The FDA Finds a Small Amount of Asbestos in a Bottle of Johnson's Baby Powder
The FDA's announcement of the voluntary recall reads like an infomercial for Johnson's Baby Powder
Wednesday, October 23, 2019 - According to the US Food and Drug Administration's (FDA) website, Johnson & Johnson has voluntarily recalled a batch of 33,000 bottles of Johnson's Baby Powder "out of an abundance of caution" when the agency found a single bottle in the batch was contaminated with asbestos. The amount of asbestos that was detected is thought by the company's experts to be insignificant and would have no ill effects on human health. The FDA described how small the amount of asbestos that was detected: "(the test) indicating(ed) the presence of sub-trace levels of chrysotile asbestos contamination (no greater than 0.00002%) in samples from a single bottle purchased from an online retailer."
The company and the FDA were quick to paint the test results as non-scientific and highlighted the following as potential reasons that the test could have produced a false positive reading. JNJ has initiated counter-testing and thinks the FDA's conclusions are questionable. JNJ's immediate reaction to the FDA's tests stated that they "cannot confirm if cross-contamination of the sample caused a false positive, cannot confirm whether the sample was taken from a bottle with an intact seal or whether the sample was prepared in a controlled environment, and cannot confirm whether the tested product is authentic or counterfeit." Talcum powder asbestos cancer lawsuits are represented by national attorneys with vast experience and expertise and offer a free consultation with no obligation to file a claim.
The remainder of the FDA's announcement of the voluntary recall reads more like an infomercial for Johnson's Baby Powder than it does to sound an alarm and warn consumers. The FDA's version of the recall sounds like it was written by authors from Johnson & Johnson themselves. "Johnson & Johnson Consumer Inc. (JJCI) has a rigorous testing standard in place to ensure its cosmetic talc is safe and years of testing, including the FDA's own testing on prior occasions--and as recently as last month--found no asbestos." This statement fails to mention that the cosmetics industry is essentially on their own and is not subject to regulations as to the sensitivity of the asbestos testing methods that may be used. Johnson & Johnson has been criticized in the courtroom where jurors have awarded plaintiffs hundreds of millions of dollars in punitive damages for cancer caused by using Johnson's Baby Powder during one's lifetime. The remainder of the FDA's news alert states that the company, as well as independent sources and government agencies, has conducted thousands of tests that were negative for asbestos and also that "Our talc comes from ore sources confirmed to meet our stringent specifications that exceed industry standards." Nowhere does it say what this lofty industry-standard is.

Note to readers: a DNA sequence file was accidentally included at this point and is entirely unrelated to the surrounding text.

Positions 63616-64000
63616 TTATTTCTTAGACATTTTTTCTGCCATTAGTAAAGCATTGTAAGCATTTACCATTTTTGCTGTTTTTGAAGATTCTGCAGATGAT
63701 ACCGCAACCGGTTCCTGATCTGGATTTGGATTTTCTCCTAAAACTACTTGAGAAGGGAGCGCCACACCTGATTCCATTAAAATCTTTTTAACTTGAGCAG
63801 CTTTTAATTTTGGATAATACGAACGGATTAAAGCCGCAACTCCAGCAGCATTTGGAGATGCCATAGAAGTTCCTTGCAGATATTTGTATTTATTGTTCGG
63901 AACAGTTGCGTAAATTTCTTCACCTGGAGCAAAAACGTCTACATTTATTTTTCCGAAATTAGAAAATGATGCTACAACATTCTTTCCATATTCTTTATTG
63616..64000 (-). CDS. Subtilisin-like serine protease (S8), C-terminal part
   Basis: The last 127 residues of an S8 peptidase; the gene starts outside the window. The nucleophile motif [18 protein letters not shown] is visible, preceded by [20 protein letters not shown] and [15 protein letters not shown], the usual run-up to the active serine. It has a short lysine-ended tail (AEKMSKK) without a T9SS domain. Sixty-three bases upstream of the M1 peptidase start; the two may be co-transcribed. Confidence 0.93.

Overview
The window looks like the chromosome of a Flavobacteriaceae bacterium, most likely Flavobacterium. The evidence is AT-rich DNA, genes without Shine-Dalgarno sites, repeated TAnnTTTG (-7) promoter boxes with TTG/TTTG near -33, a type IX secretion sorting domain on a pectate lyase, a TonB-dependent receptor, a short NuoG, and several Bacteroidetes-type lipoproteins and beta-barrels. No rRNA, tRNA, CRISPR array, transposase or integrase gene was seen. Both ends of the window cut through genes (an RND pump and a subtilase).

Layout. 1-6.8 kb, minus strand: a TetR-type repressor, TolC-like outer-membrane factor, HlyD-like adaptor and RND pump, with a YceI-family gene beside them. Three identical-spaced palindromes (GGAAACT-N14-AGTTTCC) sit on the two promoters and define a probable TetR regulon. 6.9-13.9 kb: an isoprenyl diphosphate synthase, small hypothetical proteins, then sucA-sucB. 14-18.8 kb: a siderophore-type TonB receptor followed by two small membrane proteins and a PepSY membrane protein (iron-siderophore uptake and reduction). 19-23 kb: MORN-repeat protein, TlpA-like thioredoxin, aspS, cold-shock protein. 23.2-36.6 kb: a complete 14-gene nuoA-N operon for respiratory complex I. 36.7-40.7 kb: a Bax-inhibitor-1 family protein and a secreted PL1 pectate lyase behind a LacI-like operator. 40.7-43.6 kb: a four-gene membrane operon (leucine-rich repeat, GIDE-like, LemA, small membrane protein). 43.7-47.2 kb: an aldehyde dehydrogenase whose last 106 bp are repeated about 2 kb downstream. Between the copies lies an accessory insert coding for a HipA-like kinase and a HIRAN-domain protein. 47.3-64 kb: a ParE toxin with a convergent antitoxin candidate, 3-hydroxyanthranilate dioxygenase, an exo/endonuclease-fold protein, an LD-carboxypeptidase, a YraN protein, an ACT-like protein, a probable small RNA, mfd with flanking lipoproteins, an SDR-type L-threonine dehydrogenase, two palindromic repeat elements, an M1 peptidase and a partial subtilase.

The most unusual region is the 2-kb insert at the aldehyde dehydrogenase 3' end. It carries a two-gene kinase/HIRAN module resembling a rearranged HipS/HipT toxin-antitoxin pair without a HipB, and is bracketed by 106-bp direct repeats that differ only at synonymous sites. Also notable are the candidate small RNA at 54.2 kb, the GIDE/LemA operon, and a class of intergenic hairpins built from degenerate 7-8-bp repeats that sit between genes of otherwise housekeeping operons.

When Johnson & Johnson highlight the "insignificant amount" of asbestos detected, they fail to take into consideration that consumers who use Johnson's Baby Powder do so every day, sometimes several times per day, regularly and for decades. Even infinitesimal levels of asbestos in one particular bottle add up and accumulate to dangerous, cancer-causing levels over time. Experts agree that due to this bio-accumulation of asbestos no level of contamination is safe no matter how small an individual dose may seem.